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Don’t look at toilets as an infrastructural issue, see how you can drive demand: expert

| | Updated on: Jan 19, 2015
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Cleanliness is the first step. If you can make toilets a comfortable experience, people will be ready to pay and use them.

Jack Sim, 57, founder of the Restroom Association of Singapore and World Toilet Organisation, wants to make ‘toilet’ a fashionable word. Formerly in the construction industry, he founded the World Toilet Organisation in 2001, and is in Delhi for the World Toilet Summit. While enthused by Prime Minister Narendra Modi’s focus on making India open defecation-free, Jack feels unless India creates aspirations for toilets, these may end up being used as storerooms. Edited excerpts:

How do you see yourself contributing to India’s sanitation drive?

In India, urban sanitation is very critical because there is no land. So, clean community toilets are necessary. Those that exist are disgusting in terms of cleanliness. Maintaining cleanliness is, therefore, key to making toilet use a happy experience. Once that is done, people are ready to pay and use. That is the only way toilet use can be made sustainable.

But isn’t cleanliness closely linked with water, which is a problem in urban India?

See, whatever water is there, can be used. The problem in India is leakage and wastage. We first have to make people interested in using toilets.

How will you create interest in a poor person to pay and use toilets?

How will we raise aspirations among the poor? Well, they have cell phones. Why? Because if one has it, the other wants it, too, not for communication but protection against criticism…that can be done for toilets as well.

After all, capitalism has survived on aspirational marketing. In India the problem of open defecation is largely seen as an infrastructure issue. But, if we make toilets desirable and comfortable, people will be willing to pay. And once revenue comes in, good service can be sustained.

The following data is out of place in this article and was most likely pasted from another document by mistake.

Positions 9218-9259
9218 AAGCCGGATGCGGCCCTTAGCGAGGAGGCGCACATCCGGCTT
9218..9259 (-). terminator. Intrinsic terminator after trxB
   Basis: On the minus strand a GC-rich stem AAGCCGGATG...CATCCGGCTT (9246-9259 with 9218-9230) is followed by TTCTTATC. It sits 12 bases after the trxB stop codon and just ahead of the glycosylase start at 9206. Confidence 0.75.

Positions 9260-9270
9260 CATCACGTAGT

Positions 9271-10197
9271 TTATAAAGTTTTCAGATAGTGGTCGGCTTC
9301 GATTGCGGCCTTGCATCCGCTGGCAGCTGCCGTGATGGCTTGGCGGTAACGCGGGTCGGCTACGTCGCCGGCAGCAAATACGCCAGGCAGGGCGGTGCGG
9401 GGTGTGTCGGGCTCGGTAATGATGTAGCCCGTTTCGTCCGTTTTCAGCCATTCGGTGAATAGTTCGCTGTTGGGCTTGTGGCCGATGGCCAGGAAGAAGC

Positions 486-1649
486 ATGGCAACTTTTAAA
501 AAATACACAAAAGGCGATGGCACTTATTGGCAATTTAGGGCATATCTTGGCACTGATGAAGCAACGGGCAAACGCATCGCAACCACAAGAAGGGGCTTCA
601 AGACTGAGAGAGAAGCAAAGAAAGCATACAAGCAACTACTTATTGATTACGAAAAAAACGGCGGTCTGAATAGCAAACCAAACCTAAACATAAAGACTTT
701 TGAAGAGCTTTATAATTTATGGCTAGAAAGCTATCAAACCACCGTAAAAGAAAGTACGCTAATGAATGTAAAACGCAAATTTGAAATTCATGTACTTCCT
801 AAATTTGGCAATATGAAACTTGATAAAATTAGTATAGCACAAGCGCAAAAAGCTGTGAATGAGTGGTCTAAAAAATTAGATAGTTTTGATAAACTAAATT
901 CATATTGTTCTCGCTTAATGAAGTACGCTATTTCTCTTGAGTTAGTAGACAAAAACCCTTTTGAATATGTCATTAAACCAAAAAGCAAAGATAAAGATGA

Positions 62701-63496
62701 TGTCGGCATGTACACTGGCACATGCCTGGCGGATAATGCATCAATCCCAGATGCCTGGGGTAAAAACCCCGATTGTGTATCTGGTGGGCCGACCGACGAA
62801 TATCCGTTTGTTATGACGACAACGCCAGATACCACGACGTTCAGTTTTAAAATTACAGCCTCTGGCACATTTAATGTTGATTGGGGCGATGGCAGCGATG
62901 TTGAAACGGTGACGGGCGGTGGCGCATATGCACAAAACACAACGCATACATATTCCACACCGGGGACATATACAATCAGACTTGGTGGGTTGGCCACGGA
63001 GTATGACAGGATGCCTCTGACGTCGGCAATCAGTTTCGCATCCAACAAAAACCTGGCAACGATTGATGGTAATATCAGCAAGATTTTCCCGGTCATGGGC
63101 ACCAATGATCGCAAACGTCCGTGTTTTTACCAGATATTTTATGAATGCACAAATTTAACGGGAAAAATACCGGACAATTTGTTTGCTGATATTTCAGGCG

Sulabh is already running clean toilets in urban centres. What role do you see for yourself?

Our objective is to identify different solutions, say, designing low-income simple solutions as well as community toilets. In India, toilets are being built with an infrastructure vision, which defeats the purpose. It is known that built toilets are being used as store rooms, as this vision does not look at driving demand.

How can demand be driven?

Design and architecture is one aspect, which we will showcase (in the summit). What we are focussing on is the behavioural aspect. We will reposition the toilet as a source of happiness, a desirable place, a fashion statement. We plan to rope in celebrities and religious leaders to speak on this so that it is not a taboo subject…. Toilets need to made a status a symbol.

What about maintenance?

In Japan, a toilet cleaner’s first lesson is that his job will create an impact in society, he feels a high moral responsibility, like a health officer.

With professionalism and good salaries, the mindset that only Dalits do such a job in India can also change, as toilet designs and modern cleaning equipment will minimise the use of hands, lending respectability to the job.

Finally, how did you pick the subject of toilets?

After the age of 40, I realised I was selling my time to make money. We can’t buy time. So I am now exchanging my time for higher values. I went for toilets because it is a neglected, unspeakable subject. I wanted to make it a happy, humorous subject. United Nations has also taken up the subject.

And now it has become a vote bank. Once politicians started getting themselves photographed next to toilets, business came in, and demand started going up.

Published on January 24, 2018

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